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Anil Kapoor: People think I’ve done it all, I haven’t

The Hindi western is resurgent.

Published: 04th May 2022 07:27 AM  |   Last Updated: 04th May 2022 07:27 AM   |  A+A-

Anil Kapoor

Anil Kapoor

Express News Service

The Hindi western is resurgent. In 2019, we had Sonchiriya and Laal Kaptaan, two gritty, gruesome period pieces. And now comes Thar, which proudly slings the label of a ‘western noir’. Shot in the scorching titular desert, it’s about an antique dealer (Harshvarrdhan Kapoor) who comes to a Rajasthan village and gets caught in a violent plot. There are horses, bovine carcasses and Anurag Kashyap on dialogue. “I have a feeling this film isn’t about Gabbar…” muses Anil Kapoor’s grizzled cop in the trailer. Let revisionism begin.

In a chat with Cinema Express, Anil, Harsh and writer-director Raj Singh Chaudhary fired off on all things western. Excerpts….

Sholay is held as the ultimate Indian western. But there were several other attempts, such as Shekhar Kapur’s forsaken Joshilaay (1989).
Anil Kapoor: I have good memories of shooting that film (co-starring Sunny Deol). I didn’t know how to ride a horse. I had done only a few hours of riding in Mumbai. But the terrain and atmosphere of Ladakh, where the film was shot, was such that I felt I could do it. Once during the shoot, I lost control of my horse. I couldn’t see the road for miles. And the horse wouldn’t stop! My hands were sweating and I felt this was the end of my life. Ultimately, we reached the tar road and the horse started slipping because of the horseshoes. I finally managed to get off it.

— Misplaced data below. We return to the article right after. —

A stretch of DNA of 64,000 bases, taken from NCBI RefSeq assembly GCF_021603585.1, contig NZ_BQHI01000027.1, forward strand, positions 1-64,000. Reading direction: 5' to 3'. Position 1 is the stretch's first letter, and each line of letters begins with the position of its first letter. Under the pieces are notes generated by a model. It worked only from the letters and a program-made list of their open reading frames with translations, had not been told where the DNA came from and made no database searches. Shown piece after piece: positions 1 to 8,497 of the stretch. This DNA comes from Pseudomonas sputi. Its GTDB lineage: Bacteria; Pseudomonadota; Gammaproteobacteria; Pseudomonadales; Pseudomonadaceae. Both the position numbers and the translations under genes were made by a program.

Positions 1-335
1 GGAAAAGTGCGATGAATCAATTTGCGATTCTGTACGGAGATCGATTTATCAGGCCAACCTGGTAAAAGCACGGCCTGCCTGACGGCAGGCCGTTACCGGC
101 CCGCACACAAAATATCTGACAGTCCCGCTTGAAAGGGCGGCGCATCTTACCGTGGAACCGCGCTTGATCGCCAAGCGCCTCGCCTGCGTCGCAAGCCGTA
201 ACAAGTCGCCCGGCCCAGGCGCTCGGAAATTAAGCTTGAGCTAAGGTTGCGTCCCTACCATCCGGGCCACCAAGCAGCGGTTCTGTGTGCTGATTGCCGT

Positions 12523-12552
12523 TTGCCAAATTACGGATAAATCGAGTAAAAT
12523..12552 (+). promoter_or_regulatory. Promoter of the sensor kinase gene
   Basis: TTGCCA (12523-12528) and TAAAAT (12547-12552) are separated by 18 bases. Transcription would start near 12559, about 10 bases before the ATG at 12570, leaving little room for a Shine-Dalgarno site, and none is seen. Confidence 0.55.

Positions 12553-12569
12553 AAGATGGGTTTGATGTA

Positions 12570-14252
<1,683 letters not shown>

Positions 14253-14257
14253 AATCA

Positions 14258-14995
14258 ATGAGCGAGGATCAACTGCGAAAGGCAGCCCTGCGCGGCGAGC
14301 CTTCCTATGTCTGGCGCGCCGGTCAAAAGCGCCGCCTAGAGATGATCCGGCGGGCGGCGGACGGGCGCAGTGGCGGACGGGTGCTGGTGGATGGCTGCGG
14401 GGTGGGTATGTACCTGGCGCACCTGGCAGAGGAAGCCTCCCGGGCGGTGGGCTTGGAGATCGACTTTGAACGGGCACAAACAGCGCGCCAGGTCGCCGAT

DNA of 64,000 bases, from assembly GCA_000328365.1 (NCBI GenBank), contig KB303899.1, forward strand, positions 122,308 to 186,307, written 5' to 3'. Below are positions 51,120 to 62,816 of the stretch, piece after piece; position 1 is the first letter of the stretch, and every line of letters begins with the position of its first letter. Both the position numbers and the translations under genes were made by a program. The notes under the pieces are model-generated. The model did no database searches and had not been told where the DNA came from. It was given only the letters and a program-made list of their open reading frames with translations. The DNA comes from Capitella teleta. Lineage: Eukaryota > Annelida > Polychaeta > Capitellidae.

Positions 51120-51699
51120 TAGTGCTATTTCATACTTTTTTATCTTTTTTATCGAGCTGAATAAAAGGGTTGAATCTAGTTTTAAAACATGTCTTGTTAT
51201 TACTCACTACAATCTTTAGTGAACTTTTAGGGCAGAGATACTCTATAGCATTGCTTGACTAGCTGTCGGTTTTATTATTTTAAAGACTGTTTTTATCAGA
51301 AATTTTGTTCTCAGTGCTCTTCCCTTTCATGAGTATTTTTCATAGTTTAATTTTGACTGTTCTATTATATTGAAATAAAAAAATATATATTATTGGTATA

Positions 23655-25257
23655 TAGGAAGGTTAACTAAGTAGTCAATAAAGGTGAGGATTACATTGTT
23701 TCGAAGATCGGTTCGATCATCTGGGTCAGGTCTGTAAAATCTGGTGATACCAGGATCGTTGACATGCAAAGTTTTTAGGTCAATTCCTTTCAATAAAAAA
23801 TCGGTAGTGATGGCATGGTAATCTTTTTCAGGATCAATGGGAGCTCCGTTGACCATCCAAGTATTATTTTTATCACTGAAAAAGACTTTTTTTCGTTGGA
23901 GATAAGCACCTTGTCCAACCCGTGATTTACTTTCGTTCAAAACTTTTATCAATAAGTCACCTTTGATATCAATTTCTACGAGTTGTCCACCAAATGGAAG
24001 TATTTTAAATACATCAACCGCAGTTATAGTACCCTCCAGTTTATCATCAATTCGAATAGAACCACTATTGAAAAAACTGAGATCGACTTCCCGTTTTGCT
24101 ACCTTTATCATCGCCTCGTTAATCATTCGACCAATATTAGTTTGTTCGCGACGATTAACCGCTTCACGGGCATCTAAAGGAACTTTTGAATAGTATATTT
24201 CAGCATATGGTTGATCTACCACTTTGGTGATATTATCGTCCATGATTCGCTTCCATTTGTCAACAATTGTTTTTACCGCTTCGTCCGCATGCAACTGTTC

What are the westerns you watched or referenced for Thar?
AK: I revisited all the Sergio Leone movies. I love Once Upon a Time In the West, which wasn’t a big hit on release. I also watched a lot of contemporary westerns: No Country for Old Men, Hell Or High Water, Django Unchained, Godless. Harsh also made me watch Drive which is not a western but has some elements of the genre.

HK: My key reference was the series Too Old To Die Young by Nicolas Winding Refn. There’s a young protagonist with elements of film noir. There’s a lot of stillness in Miles Tiller’s performance that I wanted to take from.

Raj: I grew up in Darjeeling and Rajasthan with a lot of western films and comic books. There were the classics (The Good, the Bad and the Ugly; Bud Spencer & Terence Hill). There were Ennio Morricone soundtracks and a lot of novels by Louis L’Amour. They all stoked a child’s imagination. I think I may have been a cowboy in my last life.
AK: A rather violent cowboy (laughs).

The western performance, like Harsh said, has its own rhythm. One of the best things about Sholay is just how dry and broody Amitabh Bachchan is. It’s not the traditional mode of acting for Hindi film heroes.

HK: I found it quite challenging. My character, Siddharth, is unable to reveal who he really is. The task was to make a person like that magnetic. When he talks to someone, he shoots them a dead-cold stare. But behind that stare something is on. I tried to outline his thought patterns. Then came a lot of concentration and breathing exercises. I also worked on his voice. My previous two roles, in Ray and AK vs AK, were too loud and self-involved. This was a complete departure from that.

Anil, from the gunslinger in Joshilaay, you are now the grey, hardbitten cop...
 AK: I am doing this part at the right time of my career. People think I’ve done it all but actually I’ve not. There is so much left in me to do. Then they tell me the time is up. Some mean it well, some don’t. So I tried to channel these feelings into my character.

Why was it important to set up Thar as a home production?
HK: I love films that contribute to pop culture. There isn’t much like Thar out there. That’s why I decided to produce the film with dad. The uniqueness and the authenticity of the world had to be protected. Because Raj is a new director and I am a new actor, our visions aligned. It was about making sure nothing gets in the way.
Thar hits Netflix on May 6.



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